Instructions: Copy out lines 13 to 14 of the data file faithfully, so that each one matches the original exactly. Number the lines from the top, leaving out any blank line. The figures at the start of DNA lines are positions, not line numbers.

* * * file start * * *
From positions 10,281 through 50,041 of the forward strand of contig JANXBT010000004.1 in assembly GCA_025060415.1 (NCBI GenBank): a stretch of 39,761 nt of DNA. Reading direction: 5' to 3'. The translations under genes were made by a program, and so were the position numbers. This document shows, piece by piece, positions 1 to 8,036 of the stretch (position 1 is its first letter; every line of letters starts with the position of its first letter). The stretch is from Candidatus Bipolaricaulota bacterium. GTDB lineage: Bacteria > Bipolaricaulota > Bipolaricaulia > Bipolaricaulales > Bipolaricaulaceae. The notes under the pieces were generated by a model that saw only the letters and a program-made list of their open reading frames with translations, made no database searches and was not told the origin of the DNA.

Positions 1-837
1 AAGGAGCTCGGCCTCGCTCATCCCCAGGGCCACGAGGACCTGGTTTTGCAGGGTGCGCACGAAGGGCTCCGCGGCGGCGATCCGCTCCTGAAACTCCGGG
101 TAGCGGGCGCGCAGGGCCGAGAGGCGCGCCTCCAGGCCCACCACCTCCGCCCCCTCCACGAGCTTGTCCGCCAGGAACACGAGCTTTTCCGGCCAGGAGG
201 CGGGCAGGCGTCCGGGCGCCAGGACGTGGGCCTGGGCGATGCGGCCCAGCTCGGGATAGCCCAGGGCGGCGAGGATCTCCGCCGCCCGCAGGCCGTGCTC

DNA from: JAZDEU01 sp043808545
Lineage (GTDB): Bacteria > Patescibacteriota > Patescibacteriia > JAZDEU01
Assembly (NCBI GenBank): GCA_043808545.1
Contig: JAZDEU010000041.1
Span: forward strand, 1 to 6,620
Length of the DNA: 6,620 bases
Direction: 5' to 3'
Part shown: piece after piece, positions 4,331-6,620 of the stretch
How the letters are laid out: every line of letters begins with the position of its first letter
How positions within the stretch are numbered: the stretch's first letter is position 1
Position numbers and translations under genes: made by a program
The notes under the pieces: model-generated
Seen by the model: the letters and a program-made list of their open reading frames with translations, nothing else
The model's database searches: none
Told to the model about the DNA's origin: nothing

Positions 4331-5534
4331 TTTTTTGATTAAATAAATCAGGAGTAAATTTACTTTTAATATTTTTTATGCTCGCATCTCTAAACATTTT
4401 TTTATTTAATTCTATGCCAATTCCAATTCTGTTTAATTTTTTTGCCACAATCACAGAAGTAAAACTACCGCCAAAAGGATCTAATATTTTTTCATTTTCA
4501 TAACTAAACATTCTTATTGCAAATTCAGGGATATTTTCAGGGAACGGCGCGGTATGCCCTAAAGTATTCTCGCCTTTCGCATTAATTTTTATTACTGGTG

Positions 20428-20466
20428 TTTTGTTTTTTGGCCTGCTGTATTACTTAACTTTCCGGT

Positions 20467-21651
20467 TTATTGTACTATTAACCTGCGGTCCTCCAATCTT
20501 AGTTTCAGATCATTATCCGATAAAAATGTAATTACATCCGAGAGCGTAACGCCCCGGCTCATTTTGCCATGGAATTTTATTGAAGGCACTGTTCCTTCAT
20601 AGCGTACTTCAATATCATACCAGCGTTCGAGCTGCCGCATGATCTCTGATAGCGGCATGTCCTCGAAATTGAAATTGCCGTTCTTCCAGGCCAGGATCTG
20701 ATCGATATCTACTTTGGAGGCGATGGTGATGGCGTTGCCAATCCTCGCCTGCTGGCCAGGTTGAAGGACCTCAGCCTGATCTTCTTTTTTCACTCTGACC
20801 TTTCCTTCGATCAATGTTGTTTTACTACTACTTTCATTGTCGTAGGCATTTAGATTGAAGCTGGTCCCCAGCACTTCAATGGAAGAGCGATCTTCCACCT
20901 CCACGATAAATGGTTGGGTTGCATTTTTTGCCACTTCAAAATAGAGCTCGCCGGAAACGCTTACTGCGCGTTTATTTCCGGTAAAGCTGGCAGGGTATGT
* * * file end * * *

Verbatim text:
Part shown: piece after piece, positions 4,331-6,620 of the stretch
How the letters are laid out: every line of letters begins with the position of its first letter